An image of four children keeping each other stable, also viewed through other eyes as four children tied together up and threatened by rope. The ambiguity of how we interpret art is surely inherent in what makes it art.
Crossing a line and simply becoming too offensive, particularly to be displayed in a public space, is clearly something several members of the public and local politicians across Sussex have decided has happened in the case of Brian Mander.
A Brighton Fringe award winning artist, Brian Mander believes art which challenges people should be allowed to be displayed in public, and is almost inciting a reaction in his insistence to do so. He has certainly received some attention as he has attempted to display his work in several seaside towns along the East Sussex coastline.
The piece in question is made up of hundreds of stone statutes of children, with rope around them. Three children are at the base and one standing above. The line into causing offense occurs as some statues appeared to have the rope around the child’s neck, whilst the staging also saw some of the children under the water
Mr Mander recently displayed his work The Tempest, The Shore, on Hastings beach front, but some people took offense to it, leading to it being featured on a regional news programme. After this the art had to be taken down. This has been followed by having to swiftly take the pieces away from the sea front at Tide Mills, Newhaven and a rejection to display it on Seaford seafront.
On the response some people have shown to his work Mr Mander said: “Some people get it but in a low-resolution way, they can’t deal with the threat of it.”
He later added; “I’m glad with the reactions I’m getting because it shows people are engaging with it, emotionally and intellectually.”
He is a softly spoken man but becomes highly animated when discussing his work. There is a palpable excitement whenever the details of the art are discussed, mirrored by the equal frustration at the negative responses it has received.
The death of Mr Mander’s wife ten years ago from cancer, is something which has influenced the art. One example is the cup his wife would use to pump milk has been used as a mold to play a role similar as a bird bath in several of the statues. What to many may seem odd, Mr Mander sees as reflecting nourishment.
Complications with the birth of their son, which led to severe learning difficulties, have impacted the work. He says his experience makes him want to protect children.
Whilst the work is personal, it is also inspired by seeing the image of Alan Kurdi, a three-year-old Syrian refugee lying dead in a beach on social media. Mr Mander hopes this makes viewers question our relationship with life and death.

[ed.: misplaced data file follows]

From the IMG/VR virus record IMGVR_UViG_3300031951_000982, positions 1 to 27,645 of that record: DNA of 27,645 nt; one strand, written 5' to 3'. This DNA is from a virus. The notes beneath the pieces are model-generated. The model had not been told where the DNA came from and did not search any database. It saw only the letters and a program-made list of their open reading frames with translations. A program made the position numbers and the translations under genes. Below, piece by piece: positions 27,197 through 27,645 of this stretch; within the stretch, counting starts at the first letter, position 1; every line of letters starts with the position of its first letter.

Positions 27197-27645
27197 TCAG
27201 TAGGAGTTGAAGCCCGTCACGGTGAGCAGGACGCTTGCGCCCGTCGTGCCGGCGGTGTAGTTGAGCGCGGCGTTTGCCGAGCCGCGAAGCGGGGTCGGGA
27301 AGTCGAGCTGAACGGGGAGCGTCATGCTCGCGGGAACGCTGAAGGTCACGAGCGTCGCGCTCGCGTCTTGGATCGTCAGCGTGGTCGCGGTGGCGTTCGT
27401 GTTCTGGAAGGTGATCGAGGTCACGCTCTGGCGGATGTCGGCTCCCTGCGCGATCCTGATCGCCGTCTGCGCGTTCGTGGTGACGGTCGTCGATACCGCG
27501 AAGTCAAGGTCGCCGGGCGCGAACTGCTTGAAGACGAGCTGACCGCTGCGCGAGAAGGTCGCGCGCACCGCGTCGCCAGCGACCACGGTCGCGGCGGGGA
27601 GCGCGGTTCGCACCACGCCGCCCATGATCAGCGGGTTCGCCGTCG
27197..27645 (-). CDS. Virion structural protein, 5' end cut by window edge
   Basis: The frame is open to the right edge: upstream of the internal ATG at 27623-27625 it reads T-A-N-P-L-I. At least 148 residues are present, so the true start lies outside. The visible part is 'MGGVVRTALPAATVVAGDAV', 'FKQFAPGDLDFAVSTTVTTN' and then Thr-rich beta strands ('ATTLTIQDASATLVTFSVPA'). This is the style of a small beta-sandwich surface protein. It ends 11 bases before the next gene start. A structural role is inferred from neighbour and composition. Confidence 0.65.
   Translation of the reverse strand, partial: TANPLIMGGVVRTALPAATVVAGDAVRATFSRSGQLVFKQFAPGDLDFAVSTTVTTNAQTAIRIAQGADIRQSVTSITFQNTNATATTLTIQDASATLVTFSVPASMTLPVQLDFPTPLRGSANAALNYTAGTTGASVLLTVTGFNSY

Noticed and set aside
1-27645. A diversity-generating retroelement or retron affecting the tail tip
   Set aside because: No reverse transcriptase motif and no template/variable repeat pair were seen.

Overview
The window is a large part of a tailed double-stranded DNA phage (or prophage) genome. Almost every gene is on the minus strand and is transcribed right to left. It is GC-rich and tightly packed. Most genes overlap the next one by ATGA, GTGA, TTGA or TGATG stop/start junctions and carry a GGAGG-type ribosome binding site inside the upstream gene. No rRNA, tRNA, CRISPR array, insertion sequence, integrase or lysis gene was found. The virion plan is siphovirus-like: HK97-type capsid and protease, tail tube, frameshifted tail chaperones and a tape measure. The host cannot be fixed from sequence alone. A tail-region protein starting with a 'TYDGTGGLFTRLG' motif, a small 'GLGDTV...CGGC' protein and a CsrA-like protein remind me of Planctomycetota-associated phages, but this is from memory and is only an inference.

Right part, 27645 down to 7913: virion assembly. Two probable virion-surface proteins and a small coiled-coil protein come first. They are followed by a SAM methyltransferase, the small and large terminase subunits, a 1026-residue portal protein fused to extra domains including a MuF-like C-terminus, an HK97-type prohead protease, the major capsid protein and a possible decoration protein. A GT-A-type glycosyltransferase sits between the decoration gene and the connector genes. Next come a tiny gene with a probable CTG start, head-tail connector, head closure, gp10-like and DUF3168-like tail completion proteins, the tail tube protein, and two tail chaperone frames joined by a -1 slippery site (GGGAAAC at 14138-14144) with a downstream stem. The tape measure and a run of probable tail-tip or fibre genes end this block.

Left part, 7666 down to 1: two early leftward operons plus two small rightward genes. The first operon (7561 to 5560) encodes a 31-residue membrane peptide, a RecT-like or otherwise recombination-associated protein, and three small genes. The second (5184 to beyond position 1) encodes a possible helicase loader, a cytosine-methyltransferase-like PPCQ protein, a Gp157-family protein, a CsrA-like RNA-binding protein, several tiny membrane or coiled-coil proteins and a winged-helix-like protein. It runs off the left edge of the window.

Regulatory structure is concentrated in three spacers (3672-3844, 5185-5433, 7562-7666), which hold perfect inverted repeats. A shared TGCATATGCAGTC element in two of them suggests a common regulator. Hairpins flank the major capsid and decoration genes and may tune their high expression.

Reactions to the art have been strong. In the debate on whether the art should be allowed in Seaford, Councillor Cheryl White said” I find this traumatic and distasteful, it’s depicting multiple effigies of stillborn babies with their arms chopped off tied up in rope. We’ve got a large group of women who have had still born babies or abortions, I can’t imagine any of them wanting to take fresh air on our beach [if the art was displayed there].”
Councillor Brown added; “it would be quite frightening for children to be faced with that sort of thing.”
Mr Mander responding to comments from a Brighton and Hove councillor’s objection said; “for someone in that position it’s so uncreative and lacking in any understanding.”
Though it’s difficult to look at the pictures and not see the potential to interpret it in the more extreme manner, there is a debate about how much potentially offensive material should be allowed in a public space. Whilst galleries may display potentially offensive work, such as Ai Wei Wei lying flat on a beach, as if dead, the need to display it in public is less clear. In this case local government’s have all arrived at the same conclusion.
With no appropriate home for the art on a beach Mr Mander’s garden is filled with his art, hundreds of statues crowding the patio. This makes it difficult for him to make it around the garden to show his art, climbing through slight gaps as he talks it through.
Mr Mander was formerly an electrician, and the sheer volume of the work he has completed is testament to the enthusiasm and passion he has put into his work as an artist, divisive or not.
The ambiguity of the work seems to extend beyond the viewer. As Mr Mander says, “aspects of this work are still uncertain to me.”